For John's ale was new

The next to come in was a butcher
With his knife and steel before him
With his knife and steel before him
Amongst the jovial crew

He toss'd his flesh upon the griddle
Whilst Willie Hog played up the fiddle
The rest of them danc'd around the middle
When John's ale was new

The next that came in was a tailor
with his lapboard, shears and thimble
Oh sirs! how he did tremble
Amongst the jovial crew

When he chalk'd down the score
The glasses were emptied o'er and o'er
And the tailor was forc'd to call for more
When John's ale was new

The next to come in was a tinker
He was no small beer drinker
He scorned to be a drinker (should be shrinker?)
Amongst the jovial crew

He came with rivets made of metal
To mend, braze or solder a kettle
And swore for what was drunk he'd settle
For John's ale was new

The last to come in was a ragman
With his bag over his shoulder
No man could be more bolder
Amongst the jovial crew

Oh how they rattled the pots and glasses
Until they were drunk as asses
They burn'd the rag bag all to ashes
For John's ale was new

Bodleian Ballad library
Ref Harding B11(652)
Transcribed by Neil Jennings

Notes:

Small beer - a weak beer brewed for children, as it was safer to drink than water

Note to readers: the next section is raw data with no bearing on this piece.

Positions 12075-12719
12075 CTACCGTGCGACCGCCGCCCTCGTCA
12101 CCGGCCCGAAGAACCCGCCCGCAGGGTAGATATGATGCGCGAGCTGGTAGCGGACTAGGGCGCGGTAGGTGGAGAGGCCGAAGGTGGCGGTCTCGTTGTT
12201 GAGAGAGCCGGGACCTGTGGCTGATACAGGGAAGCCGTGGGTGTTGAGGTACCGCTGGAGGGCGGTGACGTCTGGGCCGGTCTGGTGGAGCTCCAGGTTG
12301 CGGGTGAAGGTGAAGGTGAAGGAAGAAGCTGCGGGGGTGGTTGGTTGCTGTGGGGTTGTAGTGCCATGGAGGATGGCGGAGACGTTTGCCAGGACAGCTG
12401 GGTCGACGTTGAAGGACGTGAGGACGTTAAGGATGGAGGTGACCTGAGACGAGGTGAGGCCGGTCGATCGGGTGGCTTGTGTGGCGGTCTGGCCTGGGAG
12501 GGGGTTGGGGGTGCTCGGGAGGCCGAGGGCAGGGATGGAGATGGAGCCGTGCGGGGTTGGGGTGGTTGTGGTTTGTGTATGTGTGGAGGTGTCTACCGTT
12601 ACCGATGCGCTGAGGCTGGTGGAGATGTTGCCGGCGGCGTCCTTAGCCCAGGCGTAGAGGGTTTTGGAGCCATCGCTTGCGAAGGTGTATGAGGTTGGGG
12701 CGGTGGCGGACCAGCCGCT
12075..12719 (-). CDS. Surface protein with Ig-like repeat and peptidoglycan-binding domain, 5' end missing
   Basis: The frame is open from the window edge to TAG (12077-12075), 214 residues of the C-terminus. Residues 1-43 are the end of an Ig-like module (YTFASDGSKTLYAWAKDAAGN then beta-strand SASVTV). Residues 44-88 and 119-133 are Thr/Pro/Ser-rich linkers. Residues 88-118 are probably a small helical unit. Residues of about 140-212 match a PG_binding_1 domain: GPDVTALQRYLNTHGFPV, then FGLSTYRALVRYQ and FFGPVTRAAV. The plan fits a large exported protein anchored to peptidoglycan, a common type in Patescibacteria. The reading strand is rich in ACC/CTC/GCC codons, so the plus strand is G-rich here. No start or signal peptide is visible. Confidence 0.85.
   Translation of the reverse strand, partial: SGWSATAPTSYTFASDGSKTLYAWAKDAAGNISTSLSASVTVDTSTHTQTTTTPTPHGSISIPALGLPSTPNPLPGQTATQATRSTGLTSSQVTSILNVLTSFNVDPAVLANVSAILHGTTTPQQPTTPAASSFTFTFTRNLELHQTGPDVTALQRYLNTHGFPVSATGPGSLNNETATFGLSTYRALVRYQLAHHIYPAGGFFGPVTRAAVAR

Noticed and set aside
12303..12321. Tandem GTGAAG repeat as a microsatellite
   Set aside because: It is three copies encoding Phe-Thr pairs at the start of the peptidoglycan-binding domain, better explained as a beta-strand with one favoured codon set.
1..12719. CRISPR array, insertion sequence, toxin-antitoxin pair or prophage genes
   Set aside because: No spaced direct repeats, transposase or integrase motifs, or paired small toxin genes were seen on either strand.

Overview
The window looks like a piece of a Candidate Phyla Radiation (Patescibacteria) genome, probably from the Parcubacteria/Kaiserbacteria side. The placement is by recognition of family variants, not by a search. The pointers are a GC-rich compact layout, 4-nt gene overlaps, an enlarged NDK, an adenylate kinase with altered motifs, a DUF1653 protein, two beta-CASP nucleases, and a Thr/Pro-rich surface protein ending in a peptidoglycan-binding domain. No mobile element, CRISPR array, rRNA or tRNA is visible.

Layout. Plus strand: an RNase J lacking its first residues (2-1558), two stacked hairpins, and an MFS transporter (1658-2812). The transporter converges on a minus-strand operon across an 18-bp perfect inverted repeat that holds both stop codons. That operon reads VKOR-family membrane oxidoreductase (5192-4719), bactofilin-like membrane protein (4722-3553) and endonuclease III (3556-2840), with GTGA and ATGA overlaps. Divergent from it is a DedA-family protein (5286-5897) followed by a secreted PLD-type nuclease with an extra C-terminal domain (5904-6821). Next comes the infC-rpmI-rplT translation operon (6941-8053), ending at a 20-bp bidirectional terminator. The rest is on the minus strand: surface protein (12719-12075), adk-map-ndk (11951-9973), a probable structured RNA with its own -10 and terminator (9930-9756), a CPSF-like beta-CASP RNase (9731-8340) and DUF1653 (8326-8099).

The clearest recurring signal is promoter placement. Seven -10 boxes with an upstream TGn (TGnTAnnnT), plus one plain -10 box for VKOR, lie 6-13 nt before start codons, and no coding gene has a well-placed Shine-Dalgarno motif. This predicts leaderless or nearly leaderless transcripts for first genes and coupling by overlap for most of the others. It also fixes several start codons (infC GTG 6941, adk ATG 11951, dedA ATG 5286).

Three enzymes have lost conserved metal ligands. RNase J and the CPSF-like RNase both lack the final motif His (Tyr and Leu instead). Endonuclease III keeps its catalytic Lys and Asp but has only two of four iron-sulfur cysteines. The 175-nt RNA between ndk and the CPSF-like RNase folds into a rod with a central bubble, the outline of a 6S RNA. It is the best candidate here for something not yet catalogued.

Water rhyming with Hatter may indicate a North-East origin for this version?


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Subject: RE: Lyr Req: When Joneses' Ale was New
From: pavane
Date: 28 Aug 02 - 04:39 PM

Oops - pressed submit too soon. Just to note that there are THREE different songs in the Bodleian library entitled The Jovial Crew.

And yes, Malcolm, a different print clearly shows that neighbours is the word intended in the 1680 text.


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Subject: RE: Lyr Req: When Joneses' Ale was New
From: debils
Date: 28 Aug 02 - 05:49 PM

have you found the song you remember if not could it be the one collected from my ggg granddad by Frederick Bussell for Baring-Gould in july 1893 called "When Joan's Ale was new". If you think it may be this one i will hunt out my copy and happily let you have it

Debbie


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Subject: RE: Lyr Req: When Joneses' Ale was New
From: pavane
Date: 28 Aug 02 - 06:32 PM

Debils I would be interested to see it anyway, as it seems to have retained the original title.

General note: One of the texts in the Bodley collection has some different characters, a Pitman and a Keelman, which possibly indicate a Newcastle version.


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Subject: RE: Lyr Req: When Joneses' Ale was New
From: Malcolm Douglas
Date: 28 Aug 02 - 07:16 PM

"Watter" is still a common pronounciation throughout Yorkshire (so by no means confined to the North East); earlier it will have been more widespread. "Small beer" was not just for children; everybody drank it (as earlier stated, it was safer than water); but they often complained that it wasn't stronger, so some things have not much changed from that time to this!

Baring Gould printed two texts in A Garland of Country Song (1895); one, described as up to date, began

There were three jovial fellows
With lungs as blacksmith's bellows
Sat drinking until mellow
Believe me, this was true.
The other began
There were three jovial fellows,
They all went out a drinking
They all went out a drinking
To make a jovial crew.
Claude M. Simpson (The British Broadside Ballad and Its Music, 1966) :